Epidural steroid injections can be performed in almost any area of the spine, from the neck (cervical) to the mid back (thoracic), all the way to the lower back (lumbar), and even as low as just above the tailbone (caudal). The specific location is chosen based on the area of injury or damage. Epidural injections can be used to treat many conditions including nerve compression, nerve injury, disc related pain, Complex Regional Pain Syndromes, and a variety of other indications. The specific type of epidural will be based on the underlying condition that is being treated and the patient’s injury. There are four basic types of epidural injections:


  1. A Midline or interlaminar approach in which the needle is inserted into the center of the spine through a small window between bones of adjacent spinal levels. This can be done in the neck, mid-back, or low back regions. This is typically used for central disc herniations or central canal stenosis and is also used when catheters or spinal cord stimulators are inserted into the epidural space.
  2. In a Transforaminal approach, a needle is inserted into an opening on the side of the spine, between the spinal bones, in the area where the nerve exits the spine. This bony opening between spinal levels is also called the foramen. In this case the injection is placed in close proximity to the nerve; injection in this location will typically cause reproduction of arm or leg symptoms. When the area of compression is within the foramen, a transforaminal approach tends to provide greater relief than an interlaminar approach.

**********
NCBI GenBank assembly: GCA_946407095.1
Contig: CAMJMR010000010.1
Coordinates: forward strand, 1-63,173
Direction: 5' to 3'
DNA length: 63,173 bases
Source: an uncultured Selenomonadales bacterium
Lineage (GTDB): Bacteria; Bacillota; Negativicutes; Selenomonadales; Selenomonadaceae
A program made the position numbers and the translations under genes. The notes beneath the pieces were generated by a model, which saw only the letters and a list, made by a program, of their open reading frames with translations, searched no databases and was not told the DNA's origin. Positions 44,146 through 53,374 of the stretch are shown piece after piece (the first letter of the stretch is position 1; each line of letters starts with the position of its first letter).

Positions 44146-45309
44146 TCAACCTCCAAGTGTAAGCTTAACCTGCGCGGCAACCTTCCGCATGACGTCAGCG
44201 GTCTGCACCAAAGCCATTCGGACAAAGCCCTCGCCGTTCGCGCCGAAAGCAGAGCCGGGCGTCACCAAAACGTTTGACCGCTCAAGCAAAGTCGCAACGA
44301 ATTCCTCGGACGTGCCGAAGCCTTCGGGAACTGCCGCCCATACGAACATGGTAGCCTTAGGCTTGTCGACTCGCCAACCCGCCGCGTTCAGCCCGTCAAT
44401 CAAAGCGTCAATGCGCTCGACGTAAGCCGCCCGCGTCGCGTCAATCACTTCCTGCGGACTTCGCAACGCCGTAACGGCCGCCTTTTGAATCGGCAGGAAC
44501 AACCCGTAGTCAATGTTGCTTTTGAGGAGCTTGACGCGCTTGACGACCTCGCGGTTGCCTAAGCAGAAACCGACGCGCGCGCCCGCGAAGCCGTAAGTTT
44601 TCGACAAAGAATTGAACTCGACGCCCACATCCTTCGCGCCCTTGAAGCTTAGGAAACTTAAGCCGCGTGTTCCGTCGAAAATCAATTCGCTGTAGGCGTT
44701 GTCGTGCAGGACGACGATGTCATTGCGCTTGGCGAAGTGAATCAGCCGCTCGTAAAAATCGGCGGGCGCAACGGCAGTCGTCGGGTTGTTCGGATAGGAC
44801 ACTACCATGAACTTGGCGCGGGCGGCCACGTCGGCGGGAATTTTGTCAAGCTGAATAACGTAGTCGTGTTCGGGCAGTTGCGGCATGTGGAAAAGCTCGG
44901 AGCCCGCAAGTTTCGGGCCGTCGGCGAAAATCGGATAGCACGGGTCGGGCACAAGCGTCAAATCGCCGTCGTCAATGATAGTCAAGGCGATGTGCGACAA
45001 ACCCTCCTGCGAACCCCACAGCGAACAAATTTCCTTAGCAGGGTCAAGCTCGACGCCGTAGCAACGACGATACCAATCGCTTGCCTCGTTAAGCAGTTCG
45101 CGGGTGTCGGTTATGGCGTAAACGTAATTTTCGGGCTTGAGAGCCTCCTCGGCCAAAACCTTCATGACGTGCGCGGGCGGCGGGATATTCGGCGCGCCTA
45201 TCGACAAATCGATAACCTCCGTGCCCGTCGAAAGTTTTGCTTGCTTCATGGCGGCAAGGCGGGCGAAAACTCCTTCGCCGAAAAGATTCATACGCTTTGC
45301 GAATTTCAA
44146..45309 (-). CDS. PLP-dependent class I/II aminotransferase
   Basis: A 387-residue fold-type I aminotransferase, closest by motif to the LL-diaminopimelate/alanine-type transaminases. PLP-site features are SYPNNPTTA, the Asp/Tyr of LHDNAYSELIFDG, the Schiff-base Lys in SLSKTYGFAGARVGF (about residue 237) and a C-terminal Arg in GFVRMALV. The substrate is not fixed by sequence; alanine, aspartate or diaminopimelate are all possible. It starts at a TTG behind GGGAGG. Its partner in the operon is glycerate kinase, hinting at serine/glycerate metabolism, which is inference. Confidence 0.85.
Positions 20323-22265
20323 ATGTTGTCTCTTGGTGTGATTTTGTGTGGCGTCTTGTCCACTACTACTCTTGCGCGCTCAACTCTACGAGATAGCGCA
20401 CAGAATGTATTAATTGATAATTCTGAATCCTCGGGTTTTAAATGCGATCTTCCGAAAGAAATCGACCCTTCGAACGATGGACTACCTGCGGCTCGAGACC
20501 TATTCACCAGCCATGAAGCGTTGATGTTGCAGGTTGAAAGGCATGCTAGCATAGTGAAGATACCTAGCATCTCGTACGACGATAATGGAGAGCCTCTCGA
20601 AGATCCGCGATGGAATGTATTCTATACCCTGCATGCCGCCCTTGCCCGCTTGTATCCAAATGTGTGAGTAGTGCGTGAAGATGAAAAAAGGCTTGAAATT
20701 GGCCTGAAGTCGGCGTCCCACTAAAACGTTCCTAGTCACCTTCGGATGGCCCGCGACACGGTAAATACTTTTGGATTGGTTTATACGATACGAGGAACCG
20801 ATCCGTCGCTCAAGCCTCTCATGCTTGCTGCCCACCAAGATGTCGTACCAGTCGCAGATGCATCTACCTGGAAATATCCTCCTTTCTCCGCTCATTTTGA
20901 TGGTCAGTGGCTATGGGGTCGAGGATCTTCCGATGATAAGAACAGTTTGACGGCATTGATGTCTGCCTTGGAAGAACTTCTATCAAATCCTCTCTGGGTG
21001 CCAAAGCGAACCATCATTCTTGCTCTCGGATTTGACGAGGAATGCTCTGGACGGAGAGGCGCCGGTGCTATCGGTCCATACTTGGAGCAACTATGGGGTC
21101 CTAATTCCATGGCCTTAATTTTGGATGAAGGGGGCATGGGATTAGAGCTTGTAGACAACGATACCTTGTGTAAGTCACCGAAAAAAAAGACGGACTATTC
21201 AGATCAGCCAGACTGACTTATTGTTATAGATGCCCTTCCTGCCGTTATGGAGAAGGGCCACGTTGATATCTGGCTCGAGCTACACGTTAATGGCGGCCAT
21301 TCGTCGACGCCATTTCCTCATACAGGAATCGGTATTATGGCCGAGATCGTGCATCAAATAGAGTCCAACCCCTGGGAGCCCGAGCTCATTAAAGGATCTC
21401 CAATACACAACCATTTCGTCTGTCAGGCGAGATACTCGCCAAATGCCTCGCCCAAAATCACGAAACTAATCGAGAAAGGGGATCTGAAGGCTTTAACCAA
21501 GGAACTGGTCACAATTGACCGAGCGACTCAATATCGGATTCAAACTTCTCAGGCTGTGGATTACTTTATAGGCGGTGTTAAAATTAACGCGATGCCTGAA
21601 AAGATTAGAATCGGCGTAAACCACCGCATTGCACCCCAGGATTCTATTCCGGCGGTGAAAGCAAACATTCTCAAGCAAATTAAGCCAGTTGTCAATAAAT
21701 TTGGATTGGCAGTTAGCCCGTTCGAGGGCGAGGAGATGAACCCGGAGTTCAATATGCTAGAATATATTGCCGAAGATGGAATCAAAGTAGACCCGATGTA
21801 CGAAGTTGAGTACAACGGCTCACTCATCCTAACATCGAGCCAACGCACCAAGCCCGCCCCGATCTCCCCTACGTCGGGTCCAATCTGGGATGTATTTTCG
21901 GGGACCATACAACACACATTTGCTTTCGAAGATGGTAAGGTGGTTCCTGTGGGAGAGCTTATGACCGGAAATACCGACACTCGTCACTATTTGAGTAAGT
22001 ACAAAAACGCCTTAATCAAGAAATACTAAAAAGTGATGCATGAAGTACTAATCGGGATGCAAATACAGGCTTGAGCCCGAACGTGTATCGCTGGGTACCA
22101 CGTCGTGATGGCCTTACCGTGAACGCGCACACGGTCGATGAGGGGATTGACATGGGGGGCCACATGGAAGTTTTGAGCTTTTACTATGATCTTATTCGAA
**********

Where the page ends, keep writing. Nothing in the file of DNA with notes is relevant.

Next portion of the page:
3. Caudal epidural injections are performed through a small opening in the spine called the sacral hiatus, which is located just above the tailbone at the base of the spine. Caudal injections can be used for the treatment of a variety of conditions including peripheral neuropathy and pathology or injury at the lowest lumbar levels. This approach is also commonly used with epidural lysis of adhesions procedures.
  4. Catheter guided – In this situation a needle is inserted via a mid-line or interlaminar approach into the epidural space. Through the needle, a catheter is guided into the area of damage. Once the catheter tip is properly positioned, and verified by contrast injection (to demonstrate that the medication will go to the intended location), medication is injected through the catheter. .